Table of Contents

VOLUME XV.3 May + June 2008

  • Looking at things differently
    • EDITORIAL:Interactions: a new renaissance of worlds colliding

      Richard Anderson, Jon Kolko

      One of the most exciting developments for the “interactions disciplines"is the coming together of different worlds and the uniting of alternative visions for a larger, more productive, and more enriching whole. We have seen this potential achieved internally among interaction design communities, as, for example, ethnography becomes more formally intertwined…

    • FEATUREDesigning from the inside/out

      Laura Richardson

      “We wants it. We needs it. Must have the Precious.” —Gollum, Lord of the Rings As a designer I walk a fine line. On the one hand, I must listen to and positively respond to clients’ demands for the allegorical “Precious.” But on the other hand, I long to create…

    • On modelingThe experience cycle

      Hugh Dubberly, Shelley Evenson

      In this article, we contrast the “sales cycle” and related models with the “experience cycle” model. The sales cycle model is a traditional tool in business that frames the producer-customer relationship from the producer’s point of view and aims to funnel potential customers to a transaction. The experience cycle is…

    • FEATURETake a chance on me

      Tuck Leong, Steve Howard, Frank Vetere

      Randomness has long beguiled and fascinated human beings. It is widely used as a powerful computational resource, as mathematicians and scientists use it to encrypt, model, and predict. Artists, on the other hand, have recognized randomness’s versatility and ability to provoke, seed, and capture our imagination. They exploit the ephemeral…

    • FEATUREWhat do we mean by “Program”?

      Benjamin Bratton

      Very often in my discussions with interaction designers, there is strong agreement that their work should include in its assignment a broader range of interactions, including things like supply-chain systems, recycling techniques, intangible workflow processes, traffic interfaces, and even furniture. There is a hope that their discipline would have something…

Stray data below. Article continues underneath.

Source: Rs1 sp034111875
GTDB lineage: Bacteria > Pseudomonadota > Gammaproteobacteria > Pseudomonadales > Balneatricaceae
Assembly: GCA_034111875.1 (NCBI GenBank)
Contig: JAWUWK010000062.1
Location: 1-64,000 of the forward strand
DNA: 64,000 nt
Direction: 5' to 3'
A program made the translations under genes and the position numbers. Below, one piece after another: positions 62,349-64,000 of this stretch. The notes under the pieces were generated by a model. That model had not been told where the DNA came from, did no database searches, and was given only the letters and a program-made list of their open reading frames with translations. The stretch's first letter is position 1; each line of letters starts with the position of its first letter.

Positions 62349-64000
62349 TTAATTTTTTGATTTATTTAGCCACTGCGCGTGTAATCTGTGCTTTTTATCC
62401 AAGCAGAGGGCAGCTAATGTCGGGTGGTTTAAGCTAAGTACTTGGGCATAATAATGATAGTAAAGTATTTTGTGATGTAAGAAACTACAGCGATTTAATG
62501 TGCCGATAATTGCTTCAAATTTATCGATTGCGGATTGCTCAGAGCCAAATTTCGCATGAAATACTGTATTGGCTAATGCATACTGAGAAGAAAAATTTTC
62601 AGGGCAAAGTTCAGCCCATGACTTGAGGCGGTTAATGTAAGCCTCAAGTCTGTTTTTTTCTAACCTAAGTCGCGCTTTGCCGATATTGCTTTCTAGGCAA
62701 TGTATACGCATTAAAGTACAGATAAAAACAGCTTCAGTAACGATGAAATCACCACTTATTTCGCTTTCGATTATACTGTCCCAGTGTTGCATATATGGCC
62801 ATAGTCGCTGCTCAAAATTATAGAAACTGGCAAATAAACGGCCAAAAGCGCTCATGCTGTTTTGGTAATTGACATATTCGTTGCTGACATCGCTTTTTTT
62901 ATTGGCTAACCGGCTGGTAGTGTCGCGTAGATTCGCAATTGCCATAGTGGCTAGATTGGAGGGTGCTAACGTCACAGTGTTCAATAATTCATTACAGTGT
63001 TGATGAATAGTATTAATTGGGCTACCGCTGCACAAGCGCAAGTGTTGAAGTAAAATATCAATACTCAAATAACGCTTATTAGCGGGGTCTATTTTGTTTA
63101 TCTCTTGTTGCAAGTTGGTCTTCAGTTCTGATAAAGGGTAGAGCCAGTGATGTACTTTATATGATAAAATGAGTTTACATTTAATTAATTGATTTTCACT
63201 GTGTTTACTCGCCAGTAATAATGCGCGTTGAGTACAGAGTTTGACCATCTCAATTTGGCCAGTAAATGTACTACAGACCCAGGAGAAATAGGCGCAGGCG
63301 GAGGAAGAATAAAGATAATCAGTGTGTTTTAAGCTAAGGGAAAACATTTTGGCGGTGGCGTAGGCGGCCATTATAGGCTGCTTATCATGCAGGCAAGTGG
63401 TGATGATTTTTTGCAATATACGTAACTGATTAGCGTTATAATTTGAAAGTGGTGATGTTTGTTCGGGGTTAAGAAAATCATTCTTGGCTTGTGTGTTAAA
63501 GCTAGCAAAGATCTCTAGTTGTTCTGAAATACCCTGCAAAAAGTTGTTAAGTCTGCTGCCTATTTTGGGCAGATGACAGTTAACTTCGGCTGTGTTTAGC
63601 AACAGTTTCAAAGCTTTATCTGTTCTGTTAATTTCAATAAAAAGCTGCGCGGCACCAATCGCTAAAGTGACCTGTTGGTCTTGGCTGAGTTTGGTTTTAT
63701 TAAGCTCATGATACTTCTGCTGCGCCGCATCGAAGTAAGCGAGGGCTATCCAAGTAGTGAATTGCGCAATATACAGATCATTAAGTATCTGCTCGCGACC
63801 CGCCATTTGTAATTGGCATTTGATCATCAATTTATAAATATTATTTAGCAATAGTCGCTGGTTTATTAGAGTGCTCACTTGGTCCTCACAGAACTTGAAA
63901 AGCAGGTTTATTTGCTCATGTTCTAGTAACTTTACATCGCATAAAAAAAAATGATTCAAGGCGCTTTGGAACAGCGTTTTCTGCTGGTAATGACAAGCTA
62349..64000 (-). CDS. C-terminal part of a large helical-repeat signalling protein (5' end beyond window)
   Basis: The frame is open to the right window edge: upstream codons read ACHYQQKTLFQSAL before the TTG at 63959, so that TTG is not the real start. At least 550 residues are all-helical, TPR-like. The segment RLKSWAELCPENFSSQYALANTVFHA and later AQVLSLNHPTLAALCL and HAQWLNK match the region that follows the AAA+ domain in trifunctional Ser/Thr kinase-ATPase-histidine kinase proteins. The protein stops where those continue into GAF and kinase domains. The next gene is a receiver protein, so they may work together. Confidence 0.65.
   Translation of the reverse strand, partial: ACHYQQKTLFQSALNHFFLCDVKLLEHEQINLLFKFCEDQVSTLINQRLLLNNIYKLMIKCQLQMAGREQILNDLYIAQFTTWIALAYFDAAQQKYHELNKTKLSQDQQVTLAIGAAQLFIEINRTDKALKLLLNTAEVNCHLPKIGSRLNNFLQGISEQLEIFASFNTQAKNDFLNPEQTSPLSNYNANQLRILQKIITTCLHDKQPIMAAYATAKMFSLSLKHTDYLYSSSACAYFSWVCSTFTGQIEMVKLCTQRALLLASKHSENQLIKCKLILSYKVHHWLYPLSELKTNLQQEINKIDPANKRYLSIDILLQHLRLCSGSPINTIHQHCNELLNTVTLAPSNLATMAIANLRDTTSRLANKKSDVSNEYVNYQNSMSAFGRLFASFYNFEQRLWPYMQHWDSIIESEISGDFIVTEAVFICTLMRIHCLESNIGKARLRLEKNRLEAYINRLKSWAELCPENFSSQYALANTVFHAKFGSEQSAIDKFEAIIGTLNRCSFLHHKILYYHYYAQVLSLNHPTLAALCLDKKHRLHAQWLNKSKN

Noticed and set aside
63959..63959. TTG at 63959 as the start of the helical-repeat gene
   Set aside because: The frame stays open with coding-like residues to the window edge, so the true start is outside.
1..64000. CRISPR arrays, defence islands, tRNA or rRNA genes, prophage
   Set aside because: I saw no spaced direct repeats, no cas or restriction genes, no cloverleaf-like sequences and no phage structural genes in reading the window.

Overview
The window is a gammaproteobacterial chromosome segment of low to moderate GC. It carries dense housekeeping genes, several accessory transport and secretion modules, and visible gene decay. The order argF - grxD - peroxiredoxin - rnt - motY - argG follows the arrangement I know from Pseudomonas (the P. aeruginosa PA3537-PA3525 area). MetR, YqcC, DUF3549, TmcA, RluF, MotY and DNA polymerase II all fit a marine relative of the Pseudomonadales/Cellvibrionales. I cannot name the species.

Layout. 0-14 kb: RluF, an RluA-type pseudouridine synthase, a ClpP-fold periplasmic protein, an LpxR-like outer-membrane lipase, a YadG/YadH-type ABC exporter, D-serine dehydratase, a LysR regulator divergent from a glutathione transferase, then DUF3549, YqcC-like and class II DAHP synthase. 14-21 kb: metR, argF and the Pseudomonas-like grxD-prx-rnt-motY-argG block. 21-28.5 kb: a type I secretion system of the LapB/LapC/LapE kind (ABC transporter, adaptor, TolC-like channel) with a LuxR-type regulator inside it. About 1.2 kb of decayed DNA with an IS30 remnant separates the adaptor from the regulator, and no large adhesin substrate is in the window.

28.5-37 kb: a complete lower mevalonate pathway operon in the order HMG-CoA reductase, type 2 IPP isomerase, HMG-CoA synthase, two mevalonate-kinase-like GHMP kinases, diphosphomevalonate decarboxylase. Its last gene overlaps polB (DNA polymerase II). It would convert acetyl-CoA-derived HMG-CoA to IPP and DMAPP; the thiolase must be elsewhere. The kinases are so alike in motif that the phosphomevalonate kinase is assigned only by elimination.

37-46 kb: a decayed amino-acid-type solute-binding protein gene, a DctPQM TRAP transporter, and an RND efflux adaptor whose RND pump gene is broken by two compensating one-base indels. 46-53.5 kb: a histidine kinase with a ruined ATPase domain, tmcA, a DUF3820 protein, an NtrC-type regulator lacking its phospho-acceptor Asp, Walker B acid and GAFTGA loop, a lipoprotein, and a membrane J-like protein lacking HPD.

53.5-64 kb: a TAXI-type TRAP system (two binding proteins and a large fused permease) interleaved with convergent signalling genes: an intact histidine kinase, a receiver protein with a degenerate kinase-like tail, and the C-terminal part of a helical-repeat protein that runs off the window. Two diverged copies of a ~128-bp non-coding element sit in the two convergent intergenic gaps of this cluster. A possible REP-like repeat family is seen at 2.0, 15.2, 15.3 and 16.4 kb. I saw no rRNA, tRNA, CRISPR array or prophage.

• SUSTAINABLY OURSImages of sustainable interactions

      Eli Blevis, Shunying Blevis

      This issue begins the first of a series of collected images concerned with sustainability and interaction design. In keeping with the new theme of interactions magazine—promoting interactions—it is our hope that these images will stimulate many discussions, actions, and reactions. The subtlety of images is here offered as a complement…

    • TIMELINESTravel back in time

      Jonathan Grudin

      In this column we take a break from HCI history to revisit two earlier 20th-century technology successes. Rather than moving bits, these were people-movers. Early in the century, Henry Ford revolutionized the design, manufacture, and use of automobiles. Subsequently, Howard Hughes revolutionized the design and use of aircraft. Each was…

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  • The Challenge at the Interface
    • THE WAY I SEE ITWaiting

      Donald Norman

      Just as dirt collects in crevices, buffers collect in the interfaces between systems. It is their natural home, and life would not work without them. I have become fascinated by buffers. I see them everywhere I look. They cannot be escaped. What is a buffer? It is a holding space…

    • Ps AND QsKeep your hair on

      Elizabeth Churchill

      Chatting with virtual world researchers Jeff and Shaowen Bardzell, I found out that a seriously desired artifact in Second Life, not unlike in First Life, is hair. Swishy, shiny, thick, luscious hair. But there is one problem with this fabulous hair: It is computationally costly to render in comparison with…

    • LIFELONG INTERACTIONSDesigning online interactions

      Allison Druin